The Dog Who Can’t Talk In Wonderland :O

December 3, 2009

This blog is inspired by Connor S. blog titled Out of place.

Throughout the book the closest thing to a family member that she talks about is her cat Dinah. When saved by the mouse from drowning in her own tears in chapter two she tries to tell the mouse about the cat but the mouse despises cats and threatens to leave if she continues talking about Dinah. In Chapter 3 Alice scares away all her company because she continues to talk about her cat. Her cat is her only reference back to the real world. I believe that is why she continuously talks about Dinah throughout the book. What Alice does not realize is why all the animals don’t like it when she talks about her cat. She does not realize the animals are the prey because she is use to being the bystander or the predator. But this is all about to change. 

Near the end of chapter 4 Alice runs away from the rabbit’s house in fear of her life. When Alice has escaped the crowed of animals around the house, her size is small again from eating the cupcakes that were originally pebbles. Once she escaped into the woods she encountered a puppy that was big compared to her. In the real world Alice would have been completely not afraid of the puppy but this time she wanted to play with the puppy due to what she is use to in the real world but she still is very cautious because she is afraid that the puppy will attack her. This was her first time playing the role of the prey instead of the predator or the bystander.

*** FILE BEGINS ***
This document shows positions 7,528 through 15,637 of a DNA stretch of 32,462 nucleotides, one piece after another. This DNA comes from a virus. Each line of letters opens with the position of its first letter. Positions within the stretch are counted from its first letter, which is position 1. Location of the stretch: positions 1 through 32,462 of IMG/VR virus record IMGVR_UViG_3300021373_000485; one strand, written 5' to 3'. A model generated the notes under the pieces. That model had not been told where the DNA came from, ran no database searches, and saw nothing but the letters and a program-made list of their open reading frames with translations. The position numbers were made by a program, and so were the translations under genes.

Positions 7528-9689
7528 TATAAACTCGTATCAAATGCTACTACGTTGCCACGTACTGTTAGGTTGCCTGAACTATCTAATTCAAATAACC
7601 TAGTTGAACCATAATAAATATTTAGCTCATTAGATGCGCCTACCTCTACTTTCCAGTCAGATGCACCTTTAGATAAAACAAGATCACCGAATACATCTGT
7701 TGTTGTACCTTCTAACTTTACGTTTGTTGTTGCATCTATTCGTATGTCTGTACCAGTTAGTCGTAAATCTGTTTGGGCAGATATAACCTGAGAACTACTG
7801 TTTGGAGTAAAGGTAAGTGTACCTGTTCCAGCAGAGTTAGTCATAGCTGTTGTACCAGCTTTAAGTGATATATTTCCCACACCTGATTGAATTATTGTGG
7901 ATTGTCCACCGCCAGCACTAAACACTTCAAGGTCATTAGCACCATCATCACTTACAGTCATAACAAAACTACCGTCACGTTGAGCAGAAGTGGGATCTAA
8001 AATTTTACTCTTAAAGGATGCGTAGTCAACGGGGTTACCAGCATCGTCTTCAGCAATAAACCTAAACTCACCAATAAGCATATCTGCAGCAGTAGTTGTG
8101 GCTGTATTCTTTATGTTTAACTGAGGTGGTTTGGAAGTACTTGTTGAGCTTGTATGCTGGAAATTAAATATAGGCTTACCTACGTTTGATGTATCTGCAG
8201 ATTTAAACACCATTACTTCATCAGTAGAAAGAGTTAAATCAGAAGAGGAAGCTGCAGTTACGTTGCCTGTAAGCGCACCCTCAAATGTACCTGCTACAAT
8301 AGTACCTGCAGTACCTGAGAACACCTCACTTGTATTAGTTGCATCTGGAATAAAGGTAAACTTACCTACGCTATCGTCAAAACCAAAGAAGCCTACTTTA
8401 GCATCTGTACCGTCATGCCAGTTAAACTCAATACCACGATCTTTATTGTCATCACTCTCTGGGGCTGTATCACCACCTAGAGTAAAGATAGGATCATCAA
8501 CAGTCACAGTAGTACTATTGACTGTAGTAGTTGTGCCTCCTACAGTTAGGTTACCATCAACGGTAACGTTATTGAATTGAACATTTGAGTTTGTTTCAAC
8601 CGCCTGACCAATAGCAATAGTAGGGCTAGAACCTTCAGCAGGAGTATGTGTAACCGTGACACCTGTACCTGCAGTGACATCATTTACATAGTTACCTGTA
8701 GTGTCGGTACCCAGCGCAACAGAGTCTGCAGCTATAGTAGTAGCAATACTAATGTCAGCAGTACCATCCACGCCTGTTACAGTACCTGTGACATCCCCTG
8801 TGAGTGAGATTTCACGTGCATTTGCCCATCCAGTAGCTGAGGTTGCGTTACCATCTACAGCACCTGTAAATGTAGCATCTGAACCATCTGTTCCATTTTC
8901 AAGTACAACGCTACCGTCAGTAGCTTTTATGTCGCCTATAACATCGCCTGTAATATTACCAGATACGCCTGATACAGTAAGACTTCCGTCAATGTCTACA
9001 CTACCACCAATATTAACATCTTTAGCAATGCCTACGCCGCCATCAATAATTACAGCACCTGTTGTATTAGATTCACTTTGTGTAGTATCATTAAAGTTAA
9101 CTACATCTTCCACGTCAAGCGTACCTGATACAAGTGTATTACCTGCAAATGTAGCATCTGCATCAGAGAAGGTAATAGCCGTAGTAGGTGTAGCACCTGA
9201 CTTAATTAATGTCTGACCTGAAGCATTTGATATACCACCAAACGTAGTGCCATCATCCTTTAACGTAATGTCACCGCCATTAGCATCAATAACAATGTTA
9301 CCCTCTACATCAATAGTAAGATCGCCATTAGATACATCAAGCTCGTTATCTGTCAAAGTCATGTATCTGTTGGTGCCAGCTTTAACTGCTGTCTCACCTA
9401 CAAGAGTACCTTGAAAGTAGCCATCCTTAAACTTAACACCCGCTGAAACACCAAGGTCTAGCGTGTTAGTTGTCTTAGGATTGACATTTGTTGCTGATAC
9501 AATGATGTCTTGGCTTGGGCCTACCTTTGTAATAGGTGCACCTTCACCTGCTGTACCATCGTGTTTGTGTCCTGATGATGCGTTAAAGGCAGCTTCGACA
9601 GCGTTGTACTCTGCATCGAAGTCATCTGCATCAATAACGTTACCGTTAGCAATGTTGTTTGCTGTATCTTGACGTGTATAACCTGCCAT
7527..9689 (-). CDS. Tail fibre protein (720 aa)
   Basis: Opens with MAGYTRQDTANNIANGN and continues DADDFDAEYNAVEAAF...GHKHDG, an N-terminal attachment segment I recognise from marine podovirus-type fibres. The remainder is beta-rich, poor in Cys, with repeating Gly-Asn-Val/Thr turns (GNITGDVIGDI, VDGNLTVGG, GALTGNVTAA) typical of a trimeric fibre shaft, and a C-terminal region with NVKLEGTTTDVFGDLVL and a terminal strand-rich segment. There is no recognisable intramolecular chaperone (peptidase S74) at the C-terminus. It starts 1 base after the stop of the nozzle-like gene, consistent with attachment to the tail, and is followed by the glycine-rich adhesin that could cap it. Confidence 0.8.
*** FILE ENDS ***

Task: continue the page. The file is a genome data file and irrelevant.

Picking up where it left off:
One of the question I asked myself when I read this scene was why did Carroll not give the dog all the characteristics he gave all the other characters in Wonderland? Perhaps he was a dog person. After all there are two cats in the story that come up pretty often throughout the book and only one dog that shows up for a short scene. What are your theories on why Carroll choose the dog to have real world qualities instead of any of the other animals in the book?

One comment

  1. Erm…not quite sure what the title had to do with the content, but you’re absolutely right. The Enlightenment was a shinning beacon in the history of our species, and its influence is intensely prevalent in Carroll’s text. The problem of identity is particularly interesting; it’s Enlightenment existentialism and solipsism at its most basic yet relevant. What defines you from everybody else? Alice dealt with it; the enlightened philosophers dealt with it…and no one’s really been able to solve it to this day.

    Maybe we’ll reach an answer someday; perhaps not. Either way, it’s worth pondering.

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